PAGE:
Analysis of the tree-level SI-2 data revealed that log-end splitting significantly increased between the post-felling and log-yard assessments (time F 1,39 = 123.6, P < 0.001; Fig. 2a). Over this period, the average SI-2 increased by 96.6 %. This increase was not significantly different between sites (site × time F 2,39 = 0.5, P ≥ 0.05); however, the sites themselves differed significantly (site F 2,39 = 12.1, P < 0.001). Log-end splitting was lowest in logs from the low-altitude, low-productivity site at Strathblane which had been thinned and pruned and greatest in the logs from the thinned and pruned, mid-altitude, high-productivity site at Geeveston (Fig. 2a). These temporal and site differences were evident whether splitting was assessed using SI-2 (Fig. 2a) or as a percentage of logs showing surface splits (Fig. 2b). Site differences were also clearly evident when log-level data were analysed at separate assessment times and evident in the upper or lower log (Table 2; Fig. 2).

Fig. 2
figure 2

Site by log position. a Least squares mean (± s.e.) Split index 2 (SI-2) following back-transformation and b the proportion of logs with surface splits. The post-felling (grey) and the log-yard (white) assessments are shown for upper and lower logs for each site

Table 2 Significance of site and log position on log-end splitting (SI-2) at post-felling and log-yard assessments. The F values and their significance for each assessment are shown. A repeated-measures model was fitted to log-level means with site (ndf = 2), log position (ndf = 1) and their interaction fitted as fixed terms. The denominator degrees of freedom range from 38 to 40

While there was no significant difference in SI-2 between upper and lower logs immediately following harvesting (post-felling), differences in SI-2 did become evident with time after transport and storage (Table 2). Between the post-felling and log-yard assessments, SI-2 of the upper logs increased 141 % and the lower logs increased 88 %.

The site × log position interaction was not statistically significant (Table 2). Nevertheless, the increased splitting in upper logs following storage (post-felling versus log-yard assessments) was most evident in trees from the two pruned and thinned sites (Strathblane and Geeveston; Fig. 2a). At this stage, all logs from Geeveston had surface splits, but for Strathblane only 43 % of the lower logs had surface splits compared with 71 % of the upper logs (Fig. 2b).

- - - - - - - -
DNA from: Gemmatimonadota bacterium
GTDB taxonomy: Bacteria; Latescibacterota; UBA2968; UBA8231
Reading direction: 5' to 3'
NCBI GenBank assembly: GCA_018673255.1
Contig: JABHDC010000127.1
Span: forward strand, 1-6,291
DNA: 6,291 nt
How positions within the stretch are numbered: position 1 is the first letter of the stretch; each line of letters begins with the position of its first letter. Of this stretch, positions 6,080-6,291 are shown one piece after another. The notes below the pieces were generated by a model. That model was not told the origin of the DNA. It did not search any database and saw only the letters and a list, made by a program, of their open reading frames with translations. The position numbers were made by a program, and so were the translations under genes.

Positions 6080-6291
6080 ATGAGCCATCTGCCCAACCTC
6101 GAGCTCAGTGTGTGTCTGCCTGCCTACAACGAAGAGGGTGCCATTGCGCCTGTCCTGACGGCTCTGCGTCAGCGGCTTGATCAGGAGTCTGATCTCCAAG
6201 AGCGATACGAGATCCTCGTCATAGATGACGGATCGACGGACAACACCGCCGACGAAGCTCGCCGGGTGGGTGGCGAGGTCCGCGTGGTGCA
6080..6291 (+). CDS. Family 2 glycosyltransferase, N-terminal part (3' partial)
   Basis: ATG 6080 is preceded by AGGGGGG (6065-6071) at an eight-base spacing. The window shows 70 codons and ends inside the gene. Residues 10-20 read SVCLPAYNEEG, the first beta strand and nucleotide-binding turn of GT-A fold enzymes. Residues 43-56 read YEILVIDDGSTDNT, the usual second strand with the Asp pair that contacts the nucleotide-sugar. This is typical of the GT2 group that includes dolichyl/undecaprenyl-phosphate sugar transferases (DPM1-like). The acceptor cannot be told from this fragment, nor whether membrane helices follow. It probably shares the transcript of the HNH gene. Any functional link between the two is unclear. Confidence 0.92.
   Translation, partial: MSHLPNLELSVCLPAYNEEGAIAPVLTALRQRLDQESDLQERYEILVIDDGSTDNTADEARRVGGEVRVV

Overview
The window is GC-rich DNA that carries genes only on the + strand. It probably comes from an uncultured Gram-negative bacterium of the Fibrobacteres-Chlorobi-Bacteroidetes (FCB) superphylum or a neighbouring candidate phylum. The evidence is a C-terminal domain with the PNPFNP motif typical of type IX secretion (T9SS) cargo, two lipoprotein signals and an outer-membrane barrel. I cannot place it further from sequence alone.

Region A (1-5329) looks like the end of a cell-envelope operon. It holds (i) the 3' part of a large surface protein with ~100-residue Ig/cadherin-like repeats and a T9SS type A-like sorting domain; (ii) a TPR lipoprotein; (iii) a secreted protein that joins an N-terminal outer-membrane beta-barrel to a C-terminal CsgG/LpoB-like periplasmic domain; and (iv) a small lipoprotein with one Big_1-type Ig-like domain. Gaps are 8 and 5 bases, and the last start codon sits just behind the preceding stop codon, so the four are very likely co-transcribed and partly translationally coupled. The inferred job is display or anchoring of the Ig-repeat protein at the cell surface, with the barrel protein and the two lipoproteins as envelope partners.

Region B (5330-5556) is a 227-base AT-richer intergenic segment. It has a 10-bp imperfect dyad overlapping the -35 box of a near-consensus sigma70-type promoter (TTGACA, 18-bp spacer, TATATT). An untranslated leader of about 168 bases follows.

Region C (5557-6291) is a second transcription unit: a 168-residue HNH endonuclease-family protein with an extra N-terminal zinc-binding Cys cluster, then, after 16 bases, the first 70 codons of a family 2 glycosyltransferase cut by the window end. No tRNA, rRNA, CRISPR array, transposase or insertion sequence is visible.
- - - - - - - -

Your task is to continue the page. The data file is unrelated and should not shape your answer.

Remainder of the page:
3.2 Silviculture differences

Despite the fact that sites differed markedly in the competitive environment and DBH of felled trees (Table 1), these factors did not completely explain the significance of the effect of site-of-origin on log-end splitting. When it was tested as a covariate in a tree-level model which included site and interaction terms, the competitive environment of a tree had no significant effect on SI-2. This was the case for both the main covariate effect and its interaction with site post-felling (F 1,30 = 0.28, P ≥ 0.05; interaction with site F 2,30 = 0.19, P ≥ 0.05) and in the log-yard (F 1,30 = 0.29, P ≥ 0.05; interaction with site F 2,30 = 0.31, P ≥ 0.05). Dropping the competition covariate and its interaction with site and fitting a reduced model revealed that standing-tree DBH significantly affected splitting. However, this relationship was site dependent, with a significant DBH × site interaction for both post-felling and log-yard SI-2 (Table 3). This interaction was due to a significant positive relationship between SI-2 and DBH at the high-altitude Florentine site which was unpruned and unthinned (post-felling R 2 = 59.8 %, P < 0.01; log-yard R 2 = 50.7 %, P < 0.05). However, at the two pruned and thinned sites, DBH did not explain significant variation in SI-2 amongst trees (Strathblane, post-felling R 2 = 3.7 %, P = 0.404, log-yard R 2 = 0.4 %, p = 0.785; Geeveston, post-felling R 2 = 7.3 %, P = 0.449; log-yard R 2 = 0.09 %, P = 0.0933. Even when accounting for tree DBH and its interaction, there still remained a significant main effect of site on SI-2 (Table 3). Similar conclusions are reached when fitting tree height which was slightly more strongly associated with the splitting index than DBH, with the exception of the post-felling splitting index where the significance of the site effect was reduced slightly (P < 0.1). Tree slenderness had no significant (P > 0.05) effect on the post-felling or log-yard splitting in any model.